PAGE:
Herpangina

What is herpangina?

Herpangina is a viral infection. The virus that causes this condition is called Coxsackievirus. It most commonly affects children under the age of 10, although it can affect people of all ages. It causes small, blister-like spots and, later, ulcers on the roof of the mouth and in the back of the throat. Herpangina also causes fever, sore throat, headache and neck pain. The infection normally gets better within 10 days without specific treatment.

Risks

Herpangina is caused by a virus from the group A Coxsackieviruses. These are spread from one person to another in saliva droplets (released when coughing or sneezing, or by sharing plates and cups), or by accidental contact with fecal matter. The virus can survive several days on surfaces and objects touched by someone with the infection. It is more common during the summer months. This condition typically affects children under the age of 10, but can occur in newborns, adolescents and young adults too.

Symptoms

The most common symptom is a collection of blisters or ulcers on the roof of the mouth and back of the throat. People with herpangina may also have a high fever, loss of appetite, sore throat, headaches and neck pain.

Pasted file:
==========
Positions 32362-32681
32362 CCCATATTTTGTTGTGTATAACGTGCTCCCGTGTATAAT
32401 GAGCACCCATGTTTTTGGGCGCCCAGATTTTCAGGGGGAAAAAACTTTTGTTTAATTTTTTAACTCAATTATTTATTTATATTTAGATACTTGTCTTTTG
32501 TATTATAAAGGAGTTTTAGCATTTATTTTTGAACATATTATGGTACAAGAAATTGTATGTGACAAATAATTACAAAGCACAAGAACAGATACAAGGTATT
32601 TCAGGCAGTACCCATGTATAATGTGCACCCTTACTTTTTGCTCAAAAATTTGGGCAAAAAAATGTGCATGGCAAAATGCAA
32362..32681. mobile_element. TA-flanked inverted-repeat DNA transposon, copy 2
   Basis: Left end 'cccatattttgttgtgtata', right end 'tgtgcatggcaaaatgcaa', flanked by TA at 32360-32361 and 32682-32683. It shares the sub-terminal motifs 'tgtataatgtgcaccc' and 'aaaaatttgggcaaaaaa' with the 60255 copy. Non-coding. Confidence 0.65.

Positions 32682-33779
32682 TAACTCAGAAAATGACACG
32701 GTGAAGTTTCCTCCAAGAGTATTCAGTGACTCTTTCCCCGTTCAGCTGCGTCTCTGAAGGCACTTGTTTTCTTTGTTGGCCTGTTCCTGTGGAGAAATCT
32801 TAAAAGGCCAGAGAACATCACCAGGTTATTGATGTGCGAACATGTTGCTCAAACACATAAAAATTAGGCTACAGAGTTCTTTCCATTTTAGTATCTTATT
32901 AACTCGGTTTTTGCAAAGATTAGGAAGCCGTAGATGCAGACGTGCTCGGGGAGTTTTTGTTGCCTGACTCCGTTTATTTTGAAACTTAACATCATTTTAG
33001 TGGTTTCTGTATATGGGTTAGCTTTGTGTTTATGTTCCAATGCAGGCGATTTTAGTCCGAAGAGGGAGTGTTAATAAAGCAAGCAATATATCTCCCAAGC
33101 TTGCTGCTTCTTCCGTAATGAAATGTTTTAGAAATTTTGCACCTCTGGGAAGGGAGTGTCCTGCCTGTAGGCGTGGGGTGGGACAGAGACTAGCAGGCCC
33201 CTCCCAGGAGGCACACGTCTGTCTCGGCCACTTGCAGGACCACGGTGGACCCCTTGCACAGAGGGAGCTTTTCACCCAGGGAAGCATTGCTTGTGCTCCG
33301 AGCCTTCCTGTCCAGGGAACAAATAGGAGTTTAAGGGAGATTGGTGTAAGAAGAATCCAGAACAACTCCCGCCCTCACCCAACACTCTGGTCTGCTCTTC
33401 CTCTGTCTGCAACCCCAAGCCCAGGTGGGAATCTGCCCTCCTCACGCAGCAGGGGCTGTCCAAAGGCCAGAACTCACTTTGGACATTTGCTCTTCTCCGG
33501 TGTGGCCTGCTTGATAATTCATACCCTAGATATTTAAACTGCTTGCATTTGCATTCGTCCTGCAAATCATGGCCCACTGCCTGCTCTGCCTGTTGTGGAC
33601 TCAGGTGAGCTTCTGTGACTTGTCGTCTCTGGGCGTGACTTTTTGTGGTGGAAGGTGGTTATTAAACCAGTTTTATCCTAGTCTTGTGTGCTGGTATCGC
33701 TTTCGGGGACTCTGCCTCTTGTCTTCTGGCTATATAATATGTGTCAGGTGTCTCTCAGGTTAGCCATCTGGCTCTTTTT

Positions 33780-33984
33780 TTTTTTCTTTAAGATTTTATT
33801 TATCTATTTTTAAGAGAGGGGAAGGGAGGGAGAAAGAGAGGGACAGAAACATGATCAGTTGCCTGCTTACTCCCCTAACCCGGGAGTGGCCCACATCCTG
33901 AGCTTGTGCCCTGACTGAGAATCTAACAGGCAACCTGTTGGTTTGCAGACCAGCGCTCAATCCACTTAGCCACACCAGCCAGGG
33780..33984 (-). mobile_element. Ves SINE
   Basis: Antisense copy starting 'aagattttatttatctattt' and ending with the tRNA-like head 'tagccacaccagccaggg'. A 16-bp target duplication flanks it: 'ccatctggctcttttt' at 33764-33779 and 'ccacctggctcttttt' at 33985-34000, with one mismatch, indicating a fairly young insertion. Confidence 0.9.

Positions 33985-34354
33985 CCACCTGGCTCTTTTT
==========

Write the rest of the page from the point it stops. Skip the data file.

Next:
Diagnosis

The diagnosis is made by a doctor assessing symptoms and examining the mouth, throat and skin. Special diagnostic tests are not necessary.

Treatment

Treatment of this condition aims to treat the symptoms. People with herpangina should stay at home and take plenty of fluids. Simple pain relief, such as paracetamol, is helpful for headaches, and drinking warm fluids or sucking lozenges can help with a sore throat. There is no specific medication to treat the Coxsackie A virus.

Prevention

Good hygiene practices, including regular hand washing and staying home when sick, are the best ways to prevent this infection.

Other names for herpangina

  • Enteroviral vesicular pharyngitis